Richard Haas is an architectural muralist whose monumental trompe-l’oeil works adorn the facades of buildings in New York, across the United States, and in Munich, Germany. Three murals in Yonkers titled “Gateway to the Waterfront” were commissioned by the city in 1997. They depicted semi-imagined visions of Yonkers’ 378-year history. Like his other works, they were strikingly three-dimensional, seeming to draw the viewer into windows painted on flat walls. Now, two of them are gone and the final mural is at risk.
The city of Yonkers has gone through difficult times but has bounced back in recent years, with new developments in the downtown and waterfront areas. Market-rate apartment buildings are under construction adjacent to historic buildings like Philipse Manor Hall, a National Historic Landmark and one of the state’s oldest structures, built in the 1680s. What that has meant is that some of Haas’ murals in Yonkers have not survived the revitalization efforts. Despite receiving a historic designation in 2016, two of the murals he painted downtown were demolished, in 2016 and 2020 to make way for commercial and housing developments. Those projects have made only limited progress.
The three murals depicted scenes from Yonkers history that include the people and places of the city. There were Native Americans and Dutch settlers, scenes of an eighteenth-century English village and the historic Philipse Manor mill as well as interpretations of late nineteenth-century industrialism. Haas’ artistic inspirations have been the Baroque and Rococo periods; the architect Balthasar Neumann, the Asam brothers, the Zimmermann brothers in Germany, and the Italian artists Tiepolo and Piranesi.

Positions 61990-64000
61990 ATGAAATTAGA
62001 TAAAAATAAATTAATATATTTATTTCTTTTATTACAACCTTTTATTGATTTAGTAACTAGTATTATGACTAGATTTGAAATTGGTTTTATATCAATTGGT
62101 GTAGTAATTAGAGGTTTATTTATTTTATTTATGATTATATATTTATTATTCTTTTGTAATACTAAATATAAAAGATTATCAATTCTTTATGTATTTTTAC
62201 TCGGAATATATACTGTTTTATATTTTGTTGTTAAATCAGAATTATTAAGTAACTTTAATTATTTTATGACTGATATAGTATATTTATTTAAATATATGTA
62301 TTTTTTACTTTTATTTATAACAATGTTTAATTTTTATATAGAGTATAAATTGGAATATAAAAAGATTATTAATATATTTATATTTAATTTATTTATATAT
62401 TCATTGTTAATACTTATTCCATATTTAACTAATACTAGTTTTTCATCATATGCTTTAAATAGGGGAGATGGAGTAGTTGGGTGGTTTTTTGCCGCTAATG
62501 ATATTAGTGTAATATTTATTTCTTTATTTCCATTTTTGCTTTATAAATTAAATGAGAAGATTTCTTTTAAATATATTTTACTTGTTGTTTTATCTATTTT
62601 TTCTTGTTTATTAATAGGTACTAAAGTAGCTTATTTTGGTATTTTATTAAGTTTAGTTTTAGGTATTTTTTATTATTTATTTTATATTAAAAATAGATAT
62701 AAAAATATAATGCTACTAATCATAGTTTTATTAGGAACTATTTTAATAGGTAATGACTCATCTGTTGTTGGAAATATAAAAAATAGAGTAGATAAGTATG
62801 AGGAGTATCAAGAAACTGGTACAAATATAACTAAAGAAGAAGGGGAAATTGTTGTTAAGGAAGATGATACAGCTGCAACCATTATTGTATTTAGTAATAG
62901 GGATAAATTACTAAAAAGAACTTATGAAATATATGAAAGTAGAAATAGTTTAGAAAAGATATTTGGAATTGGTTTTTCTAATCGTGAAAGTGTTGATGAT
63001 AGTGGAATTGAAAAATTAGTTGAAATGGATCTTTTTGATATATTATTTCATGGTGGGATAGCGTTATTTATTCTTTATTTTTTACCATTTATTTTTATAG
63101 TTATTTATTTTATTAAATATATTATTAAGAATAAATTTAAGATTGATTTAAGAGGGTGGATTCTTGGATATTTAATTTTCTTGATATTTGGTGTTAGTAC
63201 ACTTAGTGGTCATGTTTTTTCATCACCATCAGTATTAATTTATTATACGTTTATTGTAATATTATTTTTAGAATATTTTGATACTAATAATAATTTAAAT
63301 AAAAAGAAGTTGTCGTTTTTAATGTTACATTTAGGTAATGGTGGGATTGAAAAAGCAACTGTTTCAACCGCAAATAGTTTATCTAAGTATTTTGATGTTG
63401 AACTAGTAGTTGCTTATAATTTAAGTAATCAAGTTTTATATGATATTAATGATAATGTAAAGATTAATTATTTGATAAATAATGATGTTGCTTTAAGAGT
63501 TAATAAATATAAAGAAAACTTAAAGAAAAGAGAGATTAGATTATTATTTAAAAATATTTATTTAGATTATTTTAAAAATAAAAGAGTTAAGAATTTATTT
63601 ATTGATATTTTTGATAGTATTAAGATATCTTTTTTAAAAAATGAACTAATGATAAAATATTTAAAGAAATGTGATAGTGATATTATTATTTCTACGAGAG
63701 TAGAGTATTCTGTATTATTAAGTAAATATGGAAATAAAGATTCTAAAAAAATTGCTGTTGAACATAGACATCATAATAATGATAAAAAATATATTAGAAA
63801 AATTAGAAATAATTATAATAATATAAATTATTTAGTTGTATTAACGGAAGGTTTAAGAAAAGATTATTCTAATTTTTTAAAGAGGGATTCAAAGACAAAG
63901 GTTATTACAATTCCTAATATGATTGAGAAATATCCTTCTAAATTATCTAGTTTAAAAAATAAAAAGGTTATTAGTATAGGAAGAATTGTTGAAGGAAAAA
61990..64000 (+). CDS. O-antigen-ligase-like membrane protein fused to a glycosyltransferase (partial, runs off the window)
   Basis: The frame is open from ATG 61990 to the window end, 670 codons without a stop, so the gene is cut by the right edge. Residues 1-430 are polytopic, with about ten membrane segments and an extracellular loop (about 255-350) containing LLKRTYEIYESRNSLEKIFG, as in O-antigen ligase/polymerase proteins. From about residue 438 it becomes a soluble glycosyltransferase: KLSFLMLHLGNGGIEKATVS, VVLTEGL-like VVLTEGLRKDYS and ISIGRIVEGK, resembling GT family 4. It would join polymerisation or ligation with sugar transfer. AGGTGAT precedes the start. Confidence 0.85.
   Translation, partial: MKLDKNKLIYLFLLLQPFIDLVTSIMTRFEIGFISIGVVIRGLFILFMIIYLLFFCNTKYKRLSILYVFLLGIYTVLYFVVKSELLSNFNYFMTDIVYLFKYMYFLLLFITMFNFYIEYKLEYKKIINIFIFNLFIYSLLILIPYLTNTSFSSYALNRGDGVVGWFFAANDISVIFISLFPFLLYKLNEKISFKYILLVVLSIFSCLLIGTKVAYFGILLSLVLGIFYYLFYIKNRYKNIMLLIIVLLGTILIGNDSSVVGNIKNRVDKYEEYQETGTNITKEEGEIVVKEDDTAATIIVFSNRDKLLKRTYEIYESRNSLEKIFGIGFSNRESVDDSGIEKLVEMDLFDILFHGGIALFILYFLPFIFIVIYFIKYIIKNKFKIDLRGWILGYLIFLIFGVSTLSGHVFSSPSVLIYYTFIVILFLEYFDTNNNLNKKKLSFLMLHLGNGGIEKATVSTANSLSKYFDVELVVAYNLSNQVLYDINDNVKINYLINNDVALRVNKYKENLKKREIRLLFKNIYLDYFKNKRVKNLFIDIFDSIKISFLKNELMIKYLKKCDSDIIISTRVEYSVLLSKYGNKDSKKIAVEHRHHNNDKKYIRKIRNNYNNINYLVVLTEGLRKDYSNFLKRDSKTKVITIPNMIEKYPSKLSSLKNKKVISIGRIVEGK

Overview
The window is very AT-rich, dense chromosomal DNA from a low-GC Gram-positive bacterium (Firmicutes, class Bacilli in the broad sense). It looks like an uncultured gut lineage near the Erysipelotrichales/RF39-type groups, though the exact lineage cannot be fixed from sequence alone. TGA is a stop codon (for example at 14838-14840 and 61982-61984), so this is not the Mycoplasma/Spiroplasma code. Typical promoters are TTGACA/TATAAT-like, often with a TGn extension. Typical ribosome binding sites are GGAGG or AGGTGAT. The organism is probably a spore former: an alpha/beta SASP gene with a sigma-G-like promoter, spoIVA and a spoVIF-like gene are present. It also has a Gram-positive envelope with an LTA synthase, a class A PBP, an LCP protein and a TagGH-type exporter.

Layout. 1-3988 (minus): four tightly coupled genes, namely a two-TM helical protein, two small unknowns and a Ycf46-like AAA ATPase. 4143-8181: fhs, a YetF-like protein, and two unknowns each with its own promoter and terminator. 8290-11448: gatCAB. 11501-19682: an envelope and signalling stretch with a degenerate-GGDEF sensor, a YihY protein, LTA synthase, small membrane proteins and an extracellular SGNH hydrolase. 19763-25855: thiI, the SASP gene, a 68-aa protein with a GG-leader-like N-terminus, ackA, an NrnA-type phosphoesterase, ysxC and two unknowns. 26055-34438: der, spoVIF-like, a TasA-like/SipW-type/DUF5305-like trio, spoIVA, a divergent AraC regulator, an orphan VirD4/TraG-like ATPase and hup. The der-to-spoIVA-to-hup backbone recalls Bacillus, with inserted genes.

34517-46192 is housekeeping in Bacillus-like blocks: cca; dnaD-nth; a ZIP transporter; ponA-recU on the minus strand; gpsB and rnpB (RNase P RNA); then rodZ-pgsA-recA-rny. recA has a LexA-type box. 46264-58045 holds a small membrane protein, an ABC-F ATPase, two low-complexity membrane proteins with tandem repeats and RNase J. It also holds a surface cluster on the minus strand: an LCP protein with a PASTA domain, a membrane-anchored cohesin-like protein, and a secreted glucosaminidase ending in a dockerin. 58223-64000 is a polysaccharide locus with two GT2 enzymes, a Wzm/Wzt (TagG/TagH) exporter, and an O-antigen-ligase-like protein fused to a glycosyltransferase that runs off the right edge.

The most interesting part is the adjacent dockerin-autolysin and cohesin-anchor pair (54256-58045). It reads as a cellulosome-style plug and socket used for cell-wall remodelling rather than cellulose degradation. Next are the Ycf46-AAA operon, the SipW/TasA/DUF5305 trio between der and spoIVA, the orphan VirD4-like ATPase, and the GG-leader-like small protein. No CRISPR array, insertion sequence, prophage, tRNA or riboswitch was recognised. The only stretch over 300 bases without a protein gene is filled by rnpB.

The remaining mural is fenced off, but can still be seen at the corner of Riverdale Avenue and Main Street, a few blocks from the Yonkers train station. A quote above the mural is from the 1938 Broadway play “The Merchant of Yonkers,” by Thornton Wilder, who won three Pulitzer Prizes, for the novel “The Bridge of San Luis Rey” and the plays “Our Town” and “The Skin of Our Teeth.” “The Merchant of Yonkers” went through several incarnations. It was based on an 1835 English play and an 1842 Austrian play, was reworked by Wilder as “The Matchmaker” and finally ended up as the inspiration for “Hello, Dolly!” (In that musical, the matchmaker Dolly Levi traveled to Yonkers to find a mate for a wealthy merchant.) The pair of Persian sphinxes depicted in the mural sitting atop pedestals are still standing in Untermyer Park, a National Historic Landmark 2.5 miles north of downtown Yonkers.
Haas, who is now 86 and lives in Yonkers, is resigned to the sometimes ephemeral nature of his art. Like a self-destroying Banksy work, some of it is eventually consigned to the ash heap of history, or perhaps its construction dumpsters, as older buildings are demolished to make way for new ones. He has said that when he sees a building with his art razed or painted over, “I get these little stabs of pain as I see my murals fading away, but I knew when I made them that it was part of the process.”
The city of Yonkers promised that the Richard Haas murals would be recreated elsewhere in the downtown area, but that has not happened yet. There has been no word about how long the remaining mural may stand. Haas recently painted a small-scale work cramming many of the city’s landmarks, some of them no longer in existence, into one fanciful depiction of its history. It is on display as part of the newly renovated Philipse Manor Hall, a block away from the murals.